• Alight at Bond Street station where, if you follow the sound of bird song, you'll notice neon birdhouses in the trees; can you spot all 12?
  • Admire them from the glowing benches before wandering over to Grosvenor Square where you'll be mesmerised by a red phonebox-turned-aquarium filled with swimming goldfish (see image above). We noticed this quirky installation at Fete des Lumieres in Lyon created by French artists Benedetto Bufalino and Benoit Deseille.  

Once you've seen the installations at Mayfair which are a more intimate affair, walk along Brook Street towards Oxford Circus to make the most of the rest of the installations. (see below)

Piccadilly, Regent Street, Leicester Square and St James’s Square

Janet Echelman's giant net sculpture will be strung between two buildings in busy Oxford Circus. Photo: Matthew Andrews
  • At Oxford Circus, you won't be able to miss the huge net sculpture strung between two buildings. Artist Janet Echelman was inspired by the 2011 Japanese earthquake and tsunami.
  • Walk down Regent Street towards Piccadilly Circus. On the way pass Liberty, which you'll notice is covered in intriguing stick men figures. These animated figures are created by Groupe LAPS who use light in urban environments to tell stories which enchant audiences.
  • Once you've reached Piccadilly don't forget to look up — overhead glowing fish travel through the sky.
  • Under the arches at Air Street Piccadilly stomps a creature from the wild which goes by the name of Elephantastic.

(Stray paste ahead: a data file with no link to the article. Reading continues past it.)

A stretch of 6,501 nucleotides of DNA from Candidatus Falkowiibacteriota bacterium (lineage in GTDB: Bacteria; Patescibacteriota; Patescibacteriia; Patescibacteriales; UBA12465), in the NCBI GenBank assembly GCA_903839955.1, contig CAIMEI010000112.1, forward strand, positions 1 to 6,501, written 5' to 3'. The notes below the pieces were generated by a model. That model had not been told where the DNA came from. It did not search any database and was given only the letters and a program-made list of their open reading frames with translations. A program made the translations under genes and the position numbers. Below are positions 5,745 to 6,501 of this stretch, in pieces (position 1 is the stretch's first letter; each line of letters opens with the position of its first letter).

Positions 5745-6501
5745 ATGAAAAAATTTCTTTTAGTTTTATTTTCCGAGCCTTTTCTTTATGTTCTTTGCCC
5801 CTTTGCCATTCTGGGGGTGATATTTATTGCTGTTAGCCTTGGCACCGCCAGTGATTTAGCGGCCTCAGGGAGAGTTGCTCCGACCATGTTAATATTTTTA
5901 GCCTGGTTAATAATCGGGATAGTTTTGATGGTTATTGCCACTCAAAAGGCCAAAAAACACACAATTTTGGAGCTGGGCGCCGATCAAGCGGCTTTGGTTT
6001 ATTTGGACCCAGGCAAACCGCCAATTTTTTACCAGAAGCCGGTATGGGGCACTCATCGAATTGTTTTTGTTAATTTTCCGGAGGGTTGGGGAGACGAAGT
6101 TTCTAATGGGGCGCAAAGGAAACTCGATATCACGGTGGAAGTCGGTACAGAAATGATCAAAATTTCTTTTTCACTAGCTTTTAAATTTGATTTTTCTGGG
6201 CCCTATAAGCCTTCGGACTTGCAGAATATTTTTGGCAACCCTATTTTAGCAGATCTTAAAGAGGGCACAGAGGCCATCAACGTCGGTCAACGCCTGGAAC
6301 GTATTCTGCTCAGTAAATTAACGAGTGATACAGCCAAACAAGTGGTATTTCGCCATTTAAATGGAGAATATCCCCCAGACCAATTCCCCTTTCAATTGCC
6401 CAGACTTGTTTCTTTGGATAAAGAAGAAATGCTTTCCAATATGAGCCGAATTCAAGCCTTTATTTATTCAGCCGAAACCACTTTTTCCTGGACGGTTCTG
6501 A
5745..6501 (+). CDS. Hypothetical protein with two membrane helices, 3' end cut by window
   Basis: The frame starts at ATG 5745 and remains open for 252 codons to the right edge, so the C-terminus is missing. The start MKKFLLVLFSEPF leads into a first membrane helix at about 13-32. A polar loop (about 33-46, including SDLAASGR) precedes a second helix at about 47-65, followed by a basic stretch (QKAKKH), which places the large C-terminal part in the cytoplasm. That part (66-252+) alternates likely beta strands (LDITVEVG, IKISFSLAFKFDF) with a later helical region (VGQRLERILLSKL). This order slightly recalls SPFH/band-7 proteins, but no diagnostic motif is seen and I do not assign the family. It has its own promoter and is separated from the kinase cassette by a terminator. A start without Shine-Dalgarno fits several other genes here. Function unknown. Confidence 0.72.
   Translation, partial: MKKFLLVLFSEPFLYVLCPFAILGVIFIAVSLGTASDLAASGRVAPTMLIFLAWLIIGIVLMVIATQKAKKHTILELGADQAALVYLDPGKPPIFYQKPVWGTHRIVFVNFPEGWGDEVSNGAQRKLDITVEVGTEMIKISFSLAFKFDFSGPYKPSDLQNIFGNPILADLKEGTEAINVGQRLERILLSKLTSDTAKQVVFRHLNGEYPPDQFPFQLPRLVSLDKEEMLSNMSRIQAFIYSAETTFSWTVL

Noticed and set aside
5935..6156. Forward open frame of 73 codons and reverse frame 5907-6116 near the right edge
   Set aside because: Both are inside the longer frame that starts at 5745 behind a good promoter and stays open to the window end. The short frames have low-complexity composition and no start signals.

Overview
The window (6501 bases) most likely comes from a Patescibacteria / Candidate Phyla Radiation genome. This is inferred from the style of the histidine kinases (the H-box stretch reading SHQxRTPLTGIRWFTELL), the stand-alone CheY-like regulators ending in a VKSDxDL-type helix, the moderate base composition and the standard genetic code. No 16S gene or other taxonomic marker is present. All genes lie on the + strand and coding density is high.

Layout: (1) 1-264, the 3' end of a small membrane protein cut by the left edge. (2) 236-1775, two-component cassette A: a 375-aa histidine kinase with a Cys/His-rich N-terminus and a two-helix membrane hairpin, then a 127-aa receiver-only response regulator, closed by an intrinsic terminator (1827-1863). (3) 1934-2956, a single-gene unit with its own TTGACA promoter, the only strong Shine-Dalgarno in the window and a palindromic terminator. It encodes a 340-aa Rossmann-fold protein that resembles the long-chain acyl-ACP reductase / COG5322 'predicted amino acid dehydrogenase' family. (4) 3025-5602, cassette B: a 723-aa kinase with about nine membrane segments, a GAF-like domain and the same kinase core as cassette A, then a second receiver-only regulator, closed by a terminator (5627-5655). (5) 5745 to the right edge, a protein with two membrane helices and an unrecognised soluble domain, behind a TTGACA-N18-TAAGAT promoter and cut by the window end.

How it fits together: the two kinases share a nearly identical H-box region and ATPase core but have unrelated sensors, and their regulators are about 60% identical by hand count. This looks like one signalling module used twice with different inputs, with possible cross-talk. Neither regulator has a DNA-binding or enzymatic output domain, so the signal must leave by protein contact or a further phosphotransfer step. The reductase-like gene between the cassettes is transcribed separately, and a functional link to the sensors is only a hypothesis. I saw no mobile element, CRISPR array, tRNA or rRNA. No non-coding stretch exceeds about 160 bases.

• Meander over to St James's Square to see surreal figures made of light, these are French artist Cédric Le Borgne's ethereal, illuminated Voyageurs (The Travellers).
  • You'll find Leicester Square has been transformed into a garden of light with giant illuminated plant installations made from recycled materials.
The Garden of Light as it first appeared in Durham. Photo: Matthew Andrews

Trafalgar Square and Westminster

  • A lot of the installations have an ethical slant to them. In the fountains at Trafalgar Square you'll notice the usual coke cans and fag buts have been usurped by floating plastic islands which glow (obviously).
  • Something else that might look out of place to discerning Londoners is the Centre Point sign (formerly of the Centre Point building) which is being temporarily displayed at Trafalgar Square especially for the festival.
  • For the pièce de résistance make your final stop Westminster Abbey which will be lit up with multicoloured martyrs created by Patrice Warrener, recognised worldwide for bathing buildings in his detailed, technicolour illuminations.  

Lumiere London is produced by Artichoke and supported by the Mayor of London.

Last Updated 15 January 2016